Senator Drake - What is the use of inspection, if we cannot stop the exportation ?


Senator PEARCE - If what Senator Drake has said is correct, and until action is taken in some other country, the Government remain silent, although on inspection it has been proved that certain goods are being adulterated, it will be because they have misread the meaning of this clause. I cannot contemplate that any Government would act in such a way.


Senator Mulcahy - What can they do. ?


Senator PEARCE - They can do what the Minister of Defence has said they can do. They can go to the exporter, and say, " We have made an inspection of your goods ; we have analyzed a sample, and we find that there is proof of adulteration, and that the quality of your goods is such that their exportation may seriously injure the export trade of Australia. We think this adulteration should be stopped." The Government would then have two courses open to them. If the matter were sufficiently serious, they would have evidence to bring before Parliament, to show the necessity for an amendment of the Act which would enable those goods to be included in section 15 - an amendment which,

I am afraid, would be fought as strongly as certain honorable senators are now fighting clause 5. But the Government would, have an alternative. They could announce through the Agents-General for the States, or through the High Commissioner, if one were appointed, that goods of a certain brand contained certain injurious ingredients.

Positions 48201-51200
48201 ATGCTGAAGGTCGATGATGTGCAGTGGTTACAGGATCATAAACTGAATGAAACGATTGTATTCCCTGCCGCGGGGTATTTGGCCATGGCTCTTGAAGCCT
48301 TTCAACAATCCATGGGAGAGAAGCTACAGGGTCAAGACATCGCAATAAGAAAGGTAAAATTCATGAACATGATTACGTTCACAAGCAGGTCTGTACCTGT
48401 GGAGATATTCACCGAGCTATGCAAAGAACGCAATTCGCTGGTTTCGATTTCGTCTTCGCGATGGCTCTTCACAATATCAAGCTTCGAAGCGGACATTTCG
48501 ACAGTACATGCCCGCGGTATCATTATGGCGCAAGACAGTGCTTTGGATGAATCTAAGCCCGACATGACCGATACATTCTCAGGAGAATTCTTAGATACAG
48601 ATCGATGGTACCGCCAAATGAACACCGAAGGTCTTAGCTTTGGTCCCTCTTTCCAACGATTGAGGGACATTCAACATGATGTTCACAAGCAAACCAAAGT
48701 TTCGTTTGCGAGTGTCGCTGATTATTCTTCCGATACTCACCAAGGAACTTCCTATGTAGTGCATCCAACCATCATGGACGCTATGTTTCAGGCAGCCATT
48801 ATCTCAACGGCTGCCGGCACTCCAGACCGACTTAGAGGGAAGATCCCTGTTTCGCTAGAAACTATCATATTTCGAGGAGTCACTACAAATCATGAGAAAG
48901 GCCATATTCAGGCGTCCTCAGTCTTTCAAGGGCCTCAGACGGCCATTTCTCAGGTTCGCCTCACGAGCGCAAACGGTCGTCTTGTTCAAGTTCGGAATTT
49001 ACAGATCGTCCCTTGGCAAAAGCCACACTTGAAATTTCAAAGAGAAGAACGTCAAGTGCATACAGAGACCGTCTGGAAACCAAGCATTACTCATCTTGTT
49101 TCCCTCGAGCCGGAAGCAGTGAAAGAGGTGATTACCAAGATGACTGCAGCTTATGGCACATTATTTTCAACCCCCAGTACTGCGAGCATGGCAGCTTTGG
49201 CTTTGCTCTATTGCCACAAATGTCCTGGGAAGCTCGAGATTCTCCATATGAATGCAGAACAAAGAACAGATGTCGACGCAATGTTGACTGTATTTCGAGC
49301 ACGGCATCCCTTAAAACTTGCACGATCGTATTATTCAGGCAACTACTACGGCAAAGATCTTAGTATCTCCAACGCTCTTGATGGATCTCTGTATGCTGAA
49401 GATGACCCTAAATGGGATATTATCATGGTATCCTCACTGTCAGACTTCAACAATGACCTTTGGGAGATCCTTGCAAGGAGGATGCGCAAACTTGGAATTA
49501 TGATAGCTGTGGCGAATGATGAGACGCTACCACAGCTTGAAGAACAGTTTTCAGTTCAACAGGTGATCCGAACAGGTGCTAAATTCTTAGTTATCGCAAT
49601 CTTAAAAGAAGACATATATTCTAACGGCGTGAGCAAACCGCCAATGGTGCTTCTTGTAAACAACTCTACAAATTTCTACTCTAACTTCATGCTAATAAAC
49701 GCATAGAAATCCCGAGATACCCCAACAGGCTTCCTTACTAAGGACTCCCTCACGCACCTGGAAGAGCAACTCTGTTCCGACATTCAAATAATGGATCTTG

Senator Dobson - Did the honorable senator ever hear of any Government in the world doing such a thing.


Senator PEARCE - I do not care whether any Government in the world ever did such a thing. "Under this clause the Government would have that power in reserve to hold over the heads of people who were prepared in their own interest to sacrifice the reputation of the exports of the Commonwealth generally.


Senator Lt Col Gould - Senator Mulcahy's contention is that the Government ought not to have the power to put a man' in the black list in that way without a trial by a magistrate.


Senator PEARCE - I find that honorable senators opposite are hopelessly divided as to the effect of this clause. There are some who say that it is too oppressive; that it gives too much power to the Minister, and places too much force behind him. On the other hand, there is a party represented by Senator Mulcahy, which says that the clause is meaningless, and that by passing it we shall merely be loading up our statutebook with legislation that will do no good. The opponents of the clause have answered themselves. As to the guarantee asked for by Senator Matheson, I reply that it lies largely in the reserve power in the Minister's hands.


Senator Matheson - It is a negative guarantee.


Senator PEARCE - But it is a very forceful one. I know that the leather to which reference has been made was manufactured by a man who almost went on his knees to the Premier of Victoria in asking that his name should not be disclosed.


Senator Best - The amendment does not affect goods of that character.


Senator PEARCE - The honorable senator thinks that leather would come under clause 15. It might, but it- might not. In the case referred to, the leather was specially manufactured for saddlery purposes. Such leather might not be used for boots and shoes at all. The particular shipment' was made in view of the South African war, and the War Office practically laid an embargo upon all Victorian leather on account of it. That was all due to' one man, whose adulteration practically had the effect of ruining Australian leather on the English market. The provision giving power to take samples of such articles is the best penal power that we could wish for.